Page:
Figure 1. Factors to consider in decision-making for fertility preservation. Figure 2. Common cancers in Australian females, 2005.

Risk of damage from cancer treatment

Chemotherapy is commonly associated with a temporary cessation of menstrual and ovulatory function, with hot flushes and amenorrhoea.5,6,7 This may persist into more ‘permanent’ ovarian failure and premature menopause, or may resolve over six to 18 months and thus be diagnosed as ‘temporary’ only in retrospect. Sometimes ovarian function may appear to persist normally, as evaluated by clinical or hormonal measures.

Although many young women continue to menstruate regularly after chemotherapy, or resume menses after a period of amenorrhoea, morphological and ultrasound assessments usually demonstrate reduced follicle numbers, and endocrine assessment commonly reveals alterations in levels of follicle-stimulating hormone (FSH), anti-Mullerian hormone (AMH), inhibin B (InhB) and luteinising hormone (LH), indicating persistent vulnerability to premature ovarian failure.8,9 Thus, resumption of ‘normal’ menstrual cycles after cancer treatment may unwittingly, but inaccurately, reassure physicians and their patients, with potentially serious long-term fertility consequences.

Many anti-cancer drugs exert their actions predominantly on dividing cells. The toxic effects of chemotherapy treatments may include inhibition of cell division and adverse effects on DNA function within the dividing granulosa and theca cells of the ovary, as well as the oocytes contained within the follicle. It has been confirmed that exposure to various alkylating agents during chemotherapy treatment (in particular cyclophosphamide and procarbazine), with resultant effects on the ovaries, are age-dependent.7 As the number of oocytes declines with advancing age, the ovaries of older individuals become more vulnerable to gonadal toxins relative to the ovaries of younger women and girls. An individual young woman’s chance of developing both acute and permanent ovarian failure is related to increasing age, diagnosis and the specific treatment modalities used. Radiotherapy and chemotherapy, with the use of alkylating agents in particular, all increase risk.7,10 Radiotherapy to the pelvis can also cause serious damage to the uterus, particularly the endometrium and the myometrium. Cranial radiation may affect pituitary hormone production and release.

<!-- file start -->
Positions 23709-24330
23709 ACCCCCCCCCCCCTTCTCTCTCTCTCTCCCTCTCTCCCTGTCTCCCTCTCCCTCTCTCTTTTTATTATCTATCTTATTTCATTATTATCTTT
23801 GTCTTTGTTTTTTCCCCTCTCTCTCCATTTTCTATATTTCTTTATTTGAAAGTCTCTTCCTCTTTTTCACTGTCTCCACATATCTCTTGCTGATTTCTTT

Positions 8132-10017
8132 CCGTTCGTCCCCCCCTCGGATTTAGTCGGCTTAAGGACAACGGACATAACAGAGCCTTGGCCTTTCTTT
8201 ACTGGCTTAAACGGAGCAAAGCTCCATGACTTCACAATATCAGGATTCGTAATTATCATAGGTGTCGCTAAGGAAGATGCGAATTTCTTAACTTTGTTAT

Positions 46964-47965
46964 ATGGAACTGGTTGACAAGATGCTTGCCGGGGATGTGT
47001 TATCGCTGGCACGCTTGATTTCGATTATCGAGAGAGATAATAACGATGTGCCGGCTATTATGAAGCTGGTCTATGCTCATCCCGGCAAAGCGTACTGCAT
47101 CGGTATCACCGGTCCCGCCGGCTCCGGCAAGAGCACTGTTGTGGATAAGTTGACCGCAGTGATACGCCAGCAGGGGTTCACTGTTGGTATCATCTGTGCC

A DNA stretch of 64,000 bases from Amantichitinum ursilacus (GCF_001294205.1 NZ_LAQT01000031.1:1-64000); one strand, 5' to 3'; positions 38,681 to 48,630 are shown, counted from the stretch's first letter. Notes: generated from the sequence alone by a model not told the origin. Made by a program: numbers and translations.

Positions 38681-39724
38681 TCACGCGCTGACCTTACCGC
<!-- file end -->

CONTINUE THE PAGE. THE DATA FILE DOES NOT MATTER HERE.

Table 1 illustrates the range of fertility risks associated with treatment of the commonest cancers.10 However, given the scarcity of data regarding rates of infertility following most cancer treatments, oncologists may have difficulty in providing specific and accurate data to patients about their particular risks for infertility.

Table 1. Representative rates of ovarian failure after treatment of common childhood and young adult cancers.

Options for fertility preservation and protection

Given the potentially toxic effects of chemotherapy agents on the ovary, with the resultant risk of temporary and more permanent ovarian failure, the availability of options to preserve and protect fertility is of great importance to these young women and their families. Current options to preserve fertility in this patient population of women who undergo chemotherapy treatment are limited, but include preservation of embryos, oocytes or ovarian tissue prior to cancer treatment, and ovarian protection with the use of gonadotrophin-releasing hormone (GnRH) analogues throughout the duration of treatment.11

Protection of the ovaries during chemotherapy